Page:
When a link has two words how many spaces are in between them? 1 character space. So, when you space each your links out you should use more than 1 character space (like the example shows). You’ll need an adequate amount of whitespace so that users can distinguish each link. Remember, whitespace itself is a visual element.

      • Mark Reply

        Judging from your other responses on this website, you really seem to be against testing your ideas to see if they’re applicable.

        I’ve seen some downright terrible ideas perform way, way better than my ideal design-friendly options in A/B testing. I go with the metrics over my personal taste when it comes down to it.

        • anthony Reply

          If you want to test it, go for it. What you call personal taste is what I call reason.

      • John Dvorak Reply

        I can’t believe that anyone claiming to represent UX or usability could possibly discount the relevance or importance of testing and evidence-based decision-making. There is a good reason why professionals have, for decades, been reiterating the importance of not assuming that all users share the designer’s preferences or use patterns.

        • anthony Reply

          Testing has it’s time and place. What you get from testing is quantitative data. What you don’t get is qualitative data. For this, you have to have good taste and good reasoning abilities. I think this article meets both of those.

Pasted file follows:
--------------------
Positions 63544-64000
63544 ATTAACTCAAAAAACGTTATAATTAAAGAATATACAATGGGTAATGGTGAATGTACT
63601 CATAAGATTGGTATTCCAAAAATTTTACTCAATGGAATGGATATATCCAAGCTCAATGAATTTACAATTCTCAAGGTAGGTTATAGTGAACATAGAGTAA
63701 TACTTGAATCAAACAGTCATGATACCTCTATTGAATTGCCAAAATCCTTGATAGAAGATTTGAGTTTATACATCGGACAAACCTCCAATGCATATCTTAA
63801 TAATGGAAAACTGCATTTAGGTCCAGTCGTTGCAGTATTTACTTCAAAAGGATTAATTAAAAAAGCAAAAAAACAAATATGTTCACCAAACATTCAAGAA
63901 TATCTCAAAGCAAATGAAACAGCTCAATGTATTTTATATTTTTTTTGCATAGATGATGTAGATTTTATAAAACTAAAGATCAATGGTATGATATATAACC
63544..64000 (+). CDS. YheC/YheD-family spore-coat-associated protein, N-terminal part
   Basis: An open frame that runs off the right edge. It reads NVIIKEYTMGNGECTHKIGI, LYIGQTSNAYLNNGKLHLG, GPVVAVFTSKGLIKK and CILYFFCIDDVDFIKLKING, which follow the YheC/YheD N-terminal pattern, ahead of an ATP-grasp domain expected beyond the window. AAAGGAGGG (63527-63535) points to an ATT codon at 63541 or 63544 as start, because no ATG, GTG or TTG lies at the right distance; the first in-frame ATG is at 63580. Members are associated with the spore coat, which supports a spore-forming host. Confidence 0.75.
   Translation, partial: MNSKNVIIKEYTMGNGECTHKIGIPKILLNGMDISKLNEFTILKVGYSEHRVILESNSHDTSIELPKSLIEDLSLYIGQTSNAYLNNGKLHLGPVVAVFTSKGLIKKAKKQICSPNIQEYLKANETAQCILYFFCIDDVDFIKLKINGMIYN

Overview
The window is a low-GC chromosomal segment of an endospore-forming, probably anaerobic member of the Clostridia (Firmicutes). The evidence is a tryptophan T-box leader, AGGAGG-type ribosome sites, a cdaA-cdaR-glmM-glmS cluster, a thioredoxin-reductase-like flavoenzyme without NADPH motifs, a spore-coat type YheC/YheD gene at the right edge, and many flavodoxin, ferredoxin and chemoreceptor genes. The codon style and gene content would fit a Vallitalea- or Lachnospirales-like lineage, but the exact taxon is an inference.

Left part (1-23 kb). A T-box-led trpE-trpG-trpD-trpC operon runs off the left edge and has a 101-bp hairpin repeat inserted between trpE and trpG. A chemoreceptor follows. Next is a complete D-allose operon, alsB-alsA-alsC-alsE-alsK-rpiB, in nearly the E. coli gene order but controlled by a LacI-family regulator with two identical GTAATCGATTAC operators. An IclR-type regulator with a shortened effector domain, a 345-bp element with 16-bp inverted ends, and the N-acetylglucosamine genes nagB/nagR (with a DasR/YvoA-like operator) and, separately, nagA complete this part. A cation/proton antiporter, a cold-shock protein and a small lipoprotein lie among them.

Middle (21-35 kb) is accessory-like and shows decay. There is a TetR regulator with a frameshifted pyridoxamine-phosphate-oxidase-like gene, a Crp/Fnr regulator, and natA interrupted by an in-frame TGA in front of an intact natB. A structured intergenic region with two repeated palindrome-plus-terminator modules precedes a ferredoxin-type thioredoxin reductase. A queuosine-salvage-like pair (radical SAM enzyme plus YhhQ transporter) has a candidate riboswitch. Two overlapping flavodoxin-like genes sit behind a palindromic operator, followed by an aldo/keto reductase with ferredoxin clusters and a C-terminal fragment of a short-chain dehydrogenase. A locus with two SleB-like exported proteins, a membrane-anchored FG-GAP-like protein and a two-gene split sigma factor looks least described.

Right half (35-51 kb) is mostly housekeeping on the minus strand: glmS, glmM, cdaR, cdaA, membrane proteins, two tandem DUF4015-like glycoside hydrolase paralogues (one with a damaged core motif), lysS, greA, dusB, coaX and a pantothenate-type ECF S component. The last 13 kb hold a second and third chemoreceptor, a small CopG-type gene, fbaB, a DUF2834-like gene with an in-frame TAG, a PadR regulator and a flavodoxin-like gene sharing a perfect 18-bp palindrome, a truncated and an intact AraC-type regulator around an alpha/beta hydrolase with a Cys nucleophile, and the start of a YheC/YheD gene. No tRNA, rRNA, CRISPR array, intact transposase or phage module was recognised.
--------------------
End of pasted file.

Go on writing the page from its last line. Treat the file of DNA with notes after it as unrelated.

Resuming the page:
• Lance

            Sorry. I have to go to bat for Mark. This article is not stating things as an opinion. It is declarative. A large part of a UX specialist’s job is convincing designers, developers, and PMs to do something different because it will benefit the user. We need solid grounds when making these recommendations.

            A friend of mine who is remaking herself into a designer sent me this article since I often post UXmovement articles to facebook. She said she looked all over for documentation backing up the article and found none. She writes to say, “I read several articles and noticed a complete lack of references or mention of any studies or testing. Nothing at all to back up their statements of what is most useable. I don’t think I’ll be spending a lot more time at this site.”